JANE BRECKER to Gerald Even-
stad, Aug. 19, in Darlington.
REGINA MARIE URBAN to Rich-
ard Kenneth Batchelor, Sept., in Mil-
LYNN MARIE BENDER to RICH-
ARD G. HEIL, Aug. 7, in Mosinee.
KAREN ANN GERLOFF to STEV-
EN DALE SPILDE, Sept., in Milwau-
PATRICIA REHBERG to JAMES
RIEDERER, Sept. 4, at Franksville.
BARB MICHALOWSKI to WAYNE
FISH, July 31.
CATHE EWANIC to TIM FUCHS,
Aug. 8, in Chicago.
This year's regular summer
session will run from June 19 —
Aug. 11. There will be a two-
week pre-session from June 5 —
June 16. If you are interested
in the regular or pre-session or
both, please complete and return
this form and a Summer Session
Bulletin will be mailed to you.
The Bulletin contains informa-
tion on housing, course offerings
Several special offerings dur-
ing the summer session, but for
less than eight weeks duration,
are available in graphic arts,
early childhood education, school
food service and a workshop for
homemaking teachers. A Euro-
pean study tour in fashion and
fabrics will be conducted by the
Summer Session '72
Please mail this form to Summer Session Director, Stout State
University, Menomonie, Wisconsin 54751.
Seeking his third straight
Wisconsin State University. Con-
ference wrestling title this year
is Dale Evans, a 134 pound junior
from Windsor, Wis.
In contrast to his aggressive-
ness on the mat, Dale is describ-
ed by Coach Sten Pierce as a
"humble, mild-mannered, soft-
spoken, shy and bashful appear-
ing person who is very coachable
and involves himself mentally
and physically the year round.
This is the key to his success."
"He is the first wrestler that
I have coached that doesn't be-
come stymied with whatever he
faces with an opponent." Pierce
added, "He always has a move
that will counter or neutralize an
opponent's move. He never pan-
ics — a cool competitor under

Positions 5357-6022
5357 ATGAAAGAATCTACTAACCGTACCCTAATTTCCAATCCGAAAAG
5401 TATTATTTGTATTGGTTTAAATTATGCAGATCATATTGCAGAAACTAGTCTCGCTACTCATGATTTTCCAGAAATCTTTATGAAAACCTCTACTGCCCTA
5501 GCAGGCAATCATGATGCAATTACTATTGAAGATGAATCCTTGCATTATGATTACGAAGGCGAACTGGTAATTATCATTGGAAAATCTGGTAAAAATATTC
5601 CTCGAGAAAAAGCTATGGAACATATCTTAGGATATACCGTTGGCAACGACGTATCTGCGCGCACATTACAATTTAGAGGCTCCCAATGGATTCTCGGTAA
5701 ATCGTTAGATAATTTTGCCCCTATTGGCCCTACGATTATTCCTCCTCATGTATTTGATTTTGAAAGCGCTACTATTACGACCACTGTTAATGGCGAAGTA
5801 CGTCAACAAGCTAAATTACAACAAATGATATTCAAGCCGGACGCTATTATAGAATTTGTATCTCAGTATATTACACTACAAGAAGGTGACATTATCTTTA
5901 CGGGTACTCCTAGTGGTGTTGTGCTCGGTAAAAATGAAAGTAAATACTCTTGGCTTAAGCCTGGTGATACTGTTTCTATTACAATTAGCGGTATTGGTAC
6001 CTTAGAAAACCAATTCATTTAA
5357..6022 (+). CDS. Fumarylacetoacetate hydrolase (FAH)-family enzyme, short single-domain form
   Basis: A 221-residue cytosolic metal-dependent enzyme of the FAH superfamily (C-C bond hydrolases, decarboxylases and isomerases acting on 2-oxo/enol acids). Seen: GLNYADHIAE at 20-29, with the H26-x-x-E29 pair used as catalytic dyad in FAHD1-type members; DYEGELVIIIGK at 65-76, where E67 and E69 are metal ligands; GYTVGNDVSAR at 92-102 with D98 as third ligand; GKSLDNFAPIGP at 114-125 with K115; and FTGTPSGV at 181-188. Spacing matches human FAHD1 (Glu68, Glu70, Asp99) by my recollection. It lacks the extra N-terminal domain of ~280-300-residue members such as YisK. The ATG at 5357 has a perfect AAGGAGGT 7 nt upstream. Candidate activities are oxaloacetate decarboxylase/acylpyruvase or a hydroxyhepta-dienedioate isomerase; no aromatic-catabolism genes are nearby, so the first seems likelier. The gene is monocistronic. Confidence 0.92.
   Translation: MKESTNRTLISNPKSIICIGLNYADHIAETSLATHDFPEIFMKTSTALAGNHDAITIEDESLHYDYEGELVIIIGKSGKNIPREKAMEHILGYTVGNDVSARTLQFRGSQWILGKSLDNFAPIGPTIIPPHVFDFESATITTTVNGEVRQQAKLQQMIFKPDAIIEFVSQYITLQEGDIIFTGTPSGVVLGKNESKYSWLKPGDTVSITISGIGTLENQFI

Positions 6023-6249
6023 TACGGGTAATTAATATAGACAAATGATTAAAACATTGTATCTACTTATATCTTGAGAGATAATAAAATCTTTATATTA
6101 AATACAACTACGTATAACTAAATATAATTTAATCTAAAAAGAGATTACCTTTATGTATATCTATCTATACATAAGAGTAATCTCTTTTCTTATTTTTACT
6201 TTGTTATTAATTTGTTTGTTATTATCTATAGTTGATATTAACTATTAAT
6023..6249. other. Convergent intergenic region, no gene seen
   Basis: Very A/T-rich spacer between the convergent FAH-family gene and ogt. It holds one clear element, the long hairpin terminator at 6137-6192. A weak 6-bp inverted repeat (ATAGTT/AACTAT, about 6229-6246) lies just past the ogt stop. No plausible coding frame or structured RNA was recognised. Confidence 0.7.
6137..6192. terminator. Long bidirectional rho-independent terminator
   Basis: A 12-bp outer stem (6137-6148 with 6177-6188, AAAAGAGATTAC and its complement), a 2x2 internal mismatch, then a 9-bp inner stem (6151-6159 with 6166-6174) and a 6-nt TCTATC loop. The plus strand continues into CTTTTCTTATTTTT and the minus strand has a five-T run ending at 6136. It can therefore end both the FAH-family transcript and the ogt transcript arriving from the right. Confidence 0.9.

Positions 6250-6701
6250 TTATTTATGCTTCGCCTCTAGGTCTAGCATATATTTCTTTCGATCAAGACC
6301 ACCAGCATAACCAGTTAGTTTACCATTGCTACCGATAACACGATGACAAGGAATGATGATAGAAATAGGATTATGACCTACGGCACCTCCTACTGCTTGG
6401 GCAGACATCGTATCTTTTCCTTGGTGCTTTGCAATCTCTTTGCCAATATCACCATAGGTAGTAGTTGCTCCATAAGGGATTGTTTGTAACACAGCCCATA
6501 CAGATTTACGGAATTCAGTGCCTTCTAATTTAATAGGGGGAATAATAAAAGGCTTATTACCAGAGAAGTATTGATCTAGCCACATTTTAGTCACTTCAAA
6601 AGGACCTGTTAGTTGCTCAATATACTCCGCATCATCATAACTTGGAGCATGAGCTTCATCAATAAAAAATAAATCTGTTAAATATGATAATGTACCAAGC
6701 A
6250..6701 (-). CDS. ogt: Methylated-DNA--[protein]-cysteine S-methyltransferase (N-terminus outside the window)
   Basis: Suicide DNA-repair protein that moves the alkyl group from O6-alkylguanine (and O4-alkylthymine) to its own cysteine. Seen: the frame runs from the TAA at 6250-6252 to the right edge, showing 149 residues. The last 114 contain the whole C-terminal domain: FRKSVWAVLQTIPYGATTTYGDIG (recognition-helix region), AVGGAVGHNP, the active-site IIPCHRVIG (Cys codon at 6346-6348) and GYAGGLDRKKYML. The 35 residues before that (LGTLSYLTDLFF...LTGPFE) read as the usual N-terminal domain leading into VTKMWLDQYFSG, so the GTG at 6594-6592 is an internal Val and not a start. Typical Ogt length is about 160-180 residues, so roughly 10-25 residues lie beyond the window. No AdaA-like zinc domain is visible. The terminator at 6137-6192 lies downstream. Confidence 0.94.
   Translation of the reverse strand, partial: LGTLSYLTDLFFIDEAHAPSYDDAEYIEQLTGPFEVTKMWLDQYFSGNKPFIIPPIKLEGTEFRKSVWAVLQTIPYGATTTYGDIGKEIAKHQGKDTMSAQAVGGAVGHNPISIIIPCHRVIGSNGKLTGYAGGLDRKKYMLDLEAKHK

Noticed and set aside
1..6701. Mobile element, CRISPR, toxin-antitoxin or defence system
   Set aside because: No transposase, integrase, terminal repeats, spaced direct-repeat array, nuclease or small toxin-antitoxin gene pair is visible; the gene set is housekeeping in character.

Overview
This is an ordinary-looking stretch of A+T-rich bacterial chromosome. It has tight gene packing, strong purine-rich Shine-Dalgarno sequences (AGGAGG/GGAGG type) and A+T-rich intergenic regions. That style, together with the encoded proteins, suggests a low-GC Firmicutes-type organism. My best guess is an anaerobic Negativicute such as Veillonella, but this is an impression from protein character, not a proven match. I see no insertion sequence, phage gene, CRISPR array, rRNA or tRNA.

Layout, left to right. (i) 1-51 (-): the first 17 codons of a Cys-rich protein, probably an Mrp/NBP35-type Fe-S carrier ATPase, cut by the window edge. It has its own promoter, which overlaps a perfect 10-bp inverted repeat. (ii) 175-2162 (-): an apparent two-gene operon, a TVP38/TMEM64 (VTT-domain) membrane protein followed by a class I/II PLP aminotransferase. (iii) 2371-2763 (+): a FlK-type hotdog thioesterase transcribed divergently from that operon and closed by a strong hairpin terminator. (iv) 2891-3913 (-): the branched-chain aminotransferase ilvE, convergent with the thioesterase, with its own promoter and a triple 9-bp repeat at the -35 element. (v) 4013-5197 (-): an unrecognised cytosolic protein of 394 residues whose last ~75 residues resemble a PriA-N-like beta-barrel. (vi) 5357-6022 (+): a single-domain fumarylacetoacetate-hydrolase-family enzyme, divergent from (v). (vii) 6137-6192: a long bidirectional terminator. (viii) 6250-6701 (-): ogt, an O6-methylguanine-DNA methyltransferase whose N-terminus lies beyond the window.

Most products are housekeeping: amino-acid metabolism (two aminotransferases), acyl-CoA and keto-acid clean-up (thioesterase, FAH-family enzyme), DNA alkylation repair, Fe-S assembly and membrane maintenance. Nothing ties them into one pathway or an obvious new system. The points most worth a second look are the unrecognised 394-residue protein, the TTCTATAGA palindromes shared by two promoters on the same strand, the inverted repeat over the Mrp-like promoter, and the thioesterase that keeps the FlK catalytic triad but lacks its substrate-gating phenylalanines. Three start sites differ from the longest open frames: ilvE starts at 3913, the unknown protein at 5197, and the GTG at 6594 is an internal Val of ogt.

"Dale was not a blue chip
wrestler in high school," said
Pierce. "He is a late comer and
those are the best. His exper-
ience is vast."
Coach Pierce compares Evans
to another Stout great, John
Peterson (71), who also did little
in high school but went on to win
three conference championships
as a Blue Devil in the 167 pound
class. Peterson placed fifth in
the Nationals and wrestled with
the U.S. team in the World
Wrestling Tournament in Sophia,
Bulgaria, in the 185 class.
Evans, who is very active in
amateur free - style wrestling
along with Peterson, will try out
for the U.S. Olympic team.
In a 16 team meet at St. Cloud,
Evans pinned three of four op-
ponents, the final man in 54 se-
conds for first place. During the
meet, he. had no match points
scored against him.
At the Northern Iowa Open
Tournament at Cedar Falls, Dale-
out of 45 wrestlers in his class-
met his brother Steve, a fresh-
man at the University of Wis-
consin - Madison, for the first-
place match. They decided they
would not wrestle each other and
met on the mat only to shake
hands and walk off with the first
and second place metals.
Evans, who has compiled a
143-33-1 record since his fresh-
man year in high school, prefers
wrestling to the many other
sports he competed in because
of the definite one-to-one situa-
"It's like boxing," said Evans,
"man against man with no third
factor. As far as strategy is con-
cerned, it's all action-reaction.
You attack all opponents the
same, but they all will react dif-
ferently. I'm 5-7, but in my class
I've faced guys 5-4 and 6-0; and
you have to keep going at him
until he questions your move.
That's when you know you have
Peterson has been making
headlines since his graduation
from Stout. Recently, he was
selected to an American team to
wrestle a group of touring Rus-
sian Olympic stars at Kent, Ohio.
Wrestling at about 190 pounds,
Peterson has been participating
in major meets around the coun-
try. He intends to try out for
the U.S. Olympic team and is ex-
pected to make a strong bid. He
was a three-time WSU Confer-
ence champion while at Stout.
Stout State University
Menomonie, Wisconsin / 54751